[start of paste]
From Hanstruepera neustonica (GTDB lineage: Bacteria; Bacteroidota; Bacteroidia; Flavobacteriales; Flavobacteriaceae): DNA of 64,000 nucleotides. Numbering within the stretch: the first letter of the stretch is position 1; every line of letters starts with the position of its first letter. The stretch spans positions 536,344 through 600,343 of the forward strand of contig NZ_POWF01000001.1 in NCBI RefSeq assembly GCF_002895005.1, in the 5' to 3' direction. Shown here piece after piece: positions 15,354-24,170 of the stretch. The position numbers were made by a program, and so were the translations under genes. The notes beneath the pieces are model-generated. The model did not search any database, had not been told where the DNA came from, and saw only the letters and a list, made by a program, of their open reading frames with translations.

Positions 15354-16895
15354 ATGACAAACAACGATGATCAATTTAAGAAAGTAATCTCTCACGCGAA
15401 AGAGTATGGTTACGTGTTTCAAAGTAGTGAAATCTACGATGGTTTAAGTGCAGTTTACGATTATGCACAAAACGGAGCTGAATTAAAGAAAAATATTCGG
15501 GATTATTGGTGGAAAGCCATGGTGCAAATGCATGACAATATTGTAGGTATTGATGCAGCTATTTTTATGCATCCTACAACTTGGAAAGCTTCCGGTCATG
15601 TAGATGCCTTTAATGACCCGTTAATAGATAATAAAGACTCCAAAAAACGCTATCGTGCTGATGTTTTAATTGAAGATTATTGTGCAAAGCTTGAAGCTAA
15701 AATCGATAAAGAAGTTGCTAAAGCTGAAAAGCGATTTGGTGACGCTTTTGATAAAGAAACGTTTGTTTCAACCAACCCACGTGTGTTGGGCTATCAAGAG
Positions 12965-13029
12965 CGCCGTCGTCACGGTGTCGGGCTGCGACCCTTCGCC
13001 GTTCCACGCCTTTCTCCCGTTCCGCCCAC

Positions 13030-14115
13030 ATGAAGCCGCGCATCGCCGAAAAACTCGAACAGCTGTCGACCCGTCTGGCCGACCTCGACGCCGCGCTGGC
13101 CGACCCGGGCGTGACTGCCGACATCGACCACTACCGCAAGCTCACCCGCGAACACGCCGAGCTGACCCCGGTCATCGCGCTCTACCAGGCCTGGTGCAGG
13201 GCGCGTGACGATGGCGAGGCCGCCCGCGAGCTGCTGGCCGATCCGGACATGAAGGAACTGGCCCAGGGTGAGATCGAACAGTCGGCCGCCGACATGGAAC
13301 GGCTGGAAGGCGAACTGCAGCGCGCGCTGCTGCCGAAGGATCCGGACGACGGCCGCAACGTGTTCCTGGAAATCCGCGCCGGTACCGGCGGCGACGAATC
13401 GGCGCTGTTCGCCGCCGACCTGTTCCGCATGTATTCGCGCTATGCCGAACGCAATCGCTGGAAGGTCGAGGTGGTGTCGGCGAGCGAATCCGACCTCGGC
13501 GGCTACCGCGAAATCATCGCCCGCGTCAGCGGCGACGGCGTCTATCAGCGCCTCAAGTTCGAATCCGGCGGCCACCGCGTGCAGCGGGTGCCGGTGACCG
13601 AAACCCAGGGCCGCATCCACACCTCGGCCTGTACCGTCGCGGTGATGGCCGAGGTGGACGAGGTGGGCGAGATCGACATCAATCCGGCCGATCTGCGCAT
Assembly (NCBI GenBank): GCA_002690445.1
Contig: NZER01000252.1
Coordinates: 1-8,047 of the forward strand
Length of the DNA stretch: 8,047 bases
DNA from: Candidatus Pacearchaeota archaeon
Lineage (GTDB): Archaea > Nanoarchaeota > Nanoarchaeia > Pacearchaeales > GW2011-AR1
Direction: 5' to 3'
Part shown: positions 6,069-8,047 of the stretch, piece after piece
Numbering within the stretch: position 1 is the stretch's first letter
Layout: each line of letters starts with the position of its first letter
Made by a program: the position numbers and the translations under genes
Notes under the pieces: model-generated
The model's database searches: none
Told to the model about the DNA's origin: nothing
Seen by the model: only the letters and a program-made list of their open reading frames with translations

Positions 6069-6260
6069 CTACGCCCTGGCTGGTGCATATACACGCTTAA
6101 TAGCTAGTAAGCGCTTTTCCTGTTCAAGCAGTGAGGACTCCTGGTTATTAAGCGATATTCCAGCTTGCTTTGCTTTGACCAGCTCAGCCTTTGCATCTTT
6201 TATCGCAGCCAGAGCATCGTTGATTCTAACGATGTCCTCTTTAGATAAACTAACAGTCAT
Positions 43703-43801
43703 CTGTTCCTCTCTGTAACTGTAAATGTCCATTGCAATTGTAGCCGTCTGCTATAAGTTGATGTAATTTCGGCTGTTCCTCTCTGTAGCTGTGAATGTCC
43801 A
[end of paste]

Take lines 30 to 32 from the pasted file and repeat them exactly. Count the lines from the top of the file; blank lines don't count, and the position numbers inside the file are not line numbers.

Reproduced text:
Notes under the pieces: model-generated
The model's database searches: none
Told to the model about the DNA's origin: nothing